I entered at Paisley Road and in front of me were the Cascade steps with its line of fountains. At the bottom one saw a huge fountain, which took various shapes periodically. At the top of the stops was the famous Empire Tower. I straightaway entered the Scottish Pavilion on my left. I could only glance over the exhibits but I found sufficient interest there. Next. I entered the British Government Pavilion. This was most interesting. First one saw the "Keep-fit" section, showing the various stages of health from childhood to manhood. Then cam the Engineering, Coal Industry and Ship Building. These all provided plenty of interest. Leaving England, the G.P.O., B.B.C. and Women of the Empire Pavilions ware visited. The telephone was of the main interest among these. I then visited Dominion Avenue. First, I was in Canada, where a "Mounty" was on duty, then New Zealand where I got samples of cheese and fruit. Ireland, where the layout of the Shannon Scheme and the Drumm Train wore exhibited. Australia had its interest too. The main exhibits of the Dominions consists of agriculture and forestry. After leaving the Dominions, I went up the Tower, over 500 ft. in height. Two high-speed lifts took only a few seconds to reach the top. From the tour one had an excellent view of the country for miles around. Unfortunately, the day was dull and misty or I should have spent more time up the tower and taken more views. When I returned to "Earth" I had my tea In the Tower Tearooms. These rooms ware built around trees on the Tower Hill. Trees shoot up through the floor for two stories. After tea I visited the various religious exhibits: The Catholic Truth Society, Church of Scotland, Christian Science etc.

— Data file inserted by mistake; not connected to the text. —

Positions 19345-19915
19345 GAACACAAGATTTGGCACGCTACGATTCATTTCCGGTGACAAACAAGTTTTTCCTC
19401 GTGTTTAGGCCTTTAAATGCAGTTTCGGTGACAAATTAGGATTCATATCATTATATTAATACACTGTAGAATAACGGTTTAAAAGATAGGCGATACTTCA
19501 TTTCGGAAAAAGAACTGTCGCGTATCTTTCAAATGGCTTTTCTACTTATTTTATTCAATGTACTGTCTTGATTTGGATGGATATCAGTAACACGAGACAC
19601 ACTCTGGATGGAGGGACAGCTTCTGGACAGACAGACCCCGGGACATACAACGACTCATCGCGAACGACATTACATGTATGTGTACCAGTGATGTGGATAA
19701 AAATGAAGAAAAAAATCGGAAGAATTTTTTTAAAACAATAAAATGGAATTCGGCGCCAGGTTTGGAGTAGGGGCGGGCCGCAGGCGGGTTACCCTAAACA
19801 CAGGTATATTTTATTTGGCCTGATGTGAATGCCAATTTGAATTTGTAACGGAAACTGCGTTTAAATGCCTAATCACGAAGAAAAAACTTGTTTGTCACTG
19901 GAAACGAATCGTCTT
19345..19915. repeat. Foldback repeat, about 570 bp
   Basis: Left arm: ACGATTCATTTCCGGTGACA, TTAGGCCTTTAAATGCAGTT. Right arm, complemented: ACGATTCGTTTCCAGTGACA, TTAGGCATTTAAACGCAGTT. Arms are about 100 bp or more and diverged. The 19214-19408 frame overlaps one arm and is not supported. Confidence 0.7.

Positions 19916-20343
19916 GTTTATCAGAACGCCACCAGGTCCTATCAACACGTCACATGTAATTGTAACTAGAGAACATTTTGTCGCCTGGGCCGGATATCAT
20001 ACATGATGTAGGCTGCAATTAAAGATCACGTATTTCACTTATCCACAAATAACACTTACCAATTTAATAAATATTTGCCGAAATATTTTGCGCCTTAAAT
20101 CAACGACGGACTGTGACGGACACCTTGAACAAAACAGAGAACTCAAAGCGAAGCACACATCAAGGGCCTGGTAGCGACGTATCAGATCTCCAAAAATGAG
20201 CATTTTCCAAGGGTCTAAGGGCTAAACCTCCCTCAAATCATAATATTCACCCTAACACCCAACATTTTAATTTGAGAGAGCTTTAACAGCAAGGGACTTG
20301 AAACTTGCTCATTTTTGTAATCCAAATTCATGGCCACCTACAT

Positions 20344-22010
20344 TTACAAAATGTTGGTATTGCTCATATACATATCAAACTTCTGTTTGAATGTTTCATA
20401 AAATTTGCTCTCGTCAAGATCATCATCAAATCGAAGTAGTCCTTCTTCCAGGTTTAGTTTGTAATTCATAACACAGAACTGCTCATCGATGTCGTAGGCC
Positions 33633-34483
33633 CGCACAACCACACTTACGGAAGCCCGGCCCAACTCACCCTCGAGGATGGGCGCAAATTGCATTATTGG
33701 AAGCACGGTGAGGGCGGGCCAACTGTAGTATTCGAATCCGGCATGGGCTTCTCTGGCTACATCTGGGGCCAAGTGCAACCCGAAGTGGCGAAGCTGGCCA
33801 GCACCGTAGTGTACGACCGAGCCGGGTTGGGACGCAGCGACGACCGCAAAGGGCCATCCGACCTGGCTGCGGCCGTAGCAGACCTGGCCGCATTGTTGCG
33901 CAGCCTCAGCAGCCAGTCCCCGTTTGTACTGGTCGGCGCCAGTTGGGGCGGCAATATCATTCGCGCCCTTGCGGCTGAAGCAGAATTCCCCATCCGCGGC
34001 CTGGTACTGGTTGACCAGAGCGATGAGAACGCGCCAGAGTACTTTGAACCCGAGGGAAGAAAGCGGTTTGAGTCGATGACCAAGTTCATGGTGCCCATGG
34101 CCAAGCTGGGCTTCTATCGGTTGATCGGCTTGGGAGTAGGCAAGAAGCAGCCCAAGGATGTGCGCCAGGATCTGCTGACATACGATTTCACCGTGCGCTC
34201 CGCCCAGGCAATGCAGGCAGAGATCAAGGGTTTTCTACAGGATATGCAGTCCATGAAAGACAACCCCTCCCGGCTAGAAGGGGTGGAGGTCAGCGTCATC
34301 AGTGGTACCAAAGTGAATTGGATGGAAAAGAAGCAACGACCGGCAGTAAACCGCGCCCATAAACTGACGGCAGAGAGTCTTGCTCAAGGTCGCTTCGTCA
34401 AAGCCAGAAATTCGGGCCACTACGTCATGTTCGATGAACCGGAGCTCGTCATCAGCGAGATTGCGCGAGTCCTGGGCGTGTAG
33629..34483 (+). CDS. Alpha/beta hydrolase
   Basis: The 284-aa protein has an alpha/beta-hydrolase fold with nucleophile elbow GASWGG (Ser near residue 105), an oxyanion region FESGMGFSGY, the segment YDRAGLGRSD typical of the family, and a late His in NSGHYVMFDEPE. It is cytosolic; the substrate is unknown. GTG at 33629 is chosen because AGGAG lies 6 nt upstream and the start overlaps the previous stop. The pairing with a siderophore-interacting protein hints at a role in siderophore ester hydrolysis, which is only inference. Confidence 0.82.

I then went to the British Railways exhibits where each railway was represented, compartments from each of the four big railways being on view, while models of their express trains ran alternately through model scenery representing England and Scotland. The L.M.S. Coronation Scot, L.N.E.R. Silver Link, G.W.R. King George and Southern Express Electrics were represented as well as two goods trains. After leaving here I visited the Palace of Engineering, which proved very interesting with models of ships to the machinery. One could spend hours here but the time at my disposal only permitted a glance at everything. After leaving Engineering, I visited Rubber., Gas and Oil. Then I called on the Colonies. The most outstanding here was in Southern Rhodesia where a model of the Victoria Palls was on show. Here a cycle of one day was put through in five minutes. First we have night with the stars shining, then dawn would break and daylight would gradually brighten then the spray from the falls became visible as the water poured over. At the end of the day of the day twilight set in and the red of sunset reflected on the falls giving a beautiful tone until night finally fell and the stirs once more appeared. When one is standing watching this, it appears very realistic and you forget that one is standing In Scotland, in the midst of the Empire Exhibition. Nothing of very great interest appeared elsewhere in the Colonies except Animal life and Rubber. Northern Ireland was next visited where Harland Wolff's have exhibits on Ship Building and Agriculture was prime here. Leaving Northern Ireland the Industries Pavilion was next visited, but when about half-way through here the loud speaker announced closing times, this was 9 p.m.

There was nothing left but to see the illuminations fountains and water-sprays. At 9.30 p.m. I left the Exhibition after getting wet feet owing to the wet weather and boggy state of ground. The party met at 10.50 p.m. at Queen St. Station to board the 10.45 p.m. Glasgow to Edinburgh.

Friday 27th: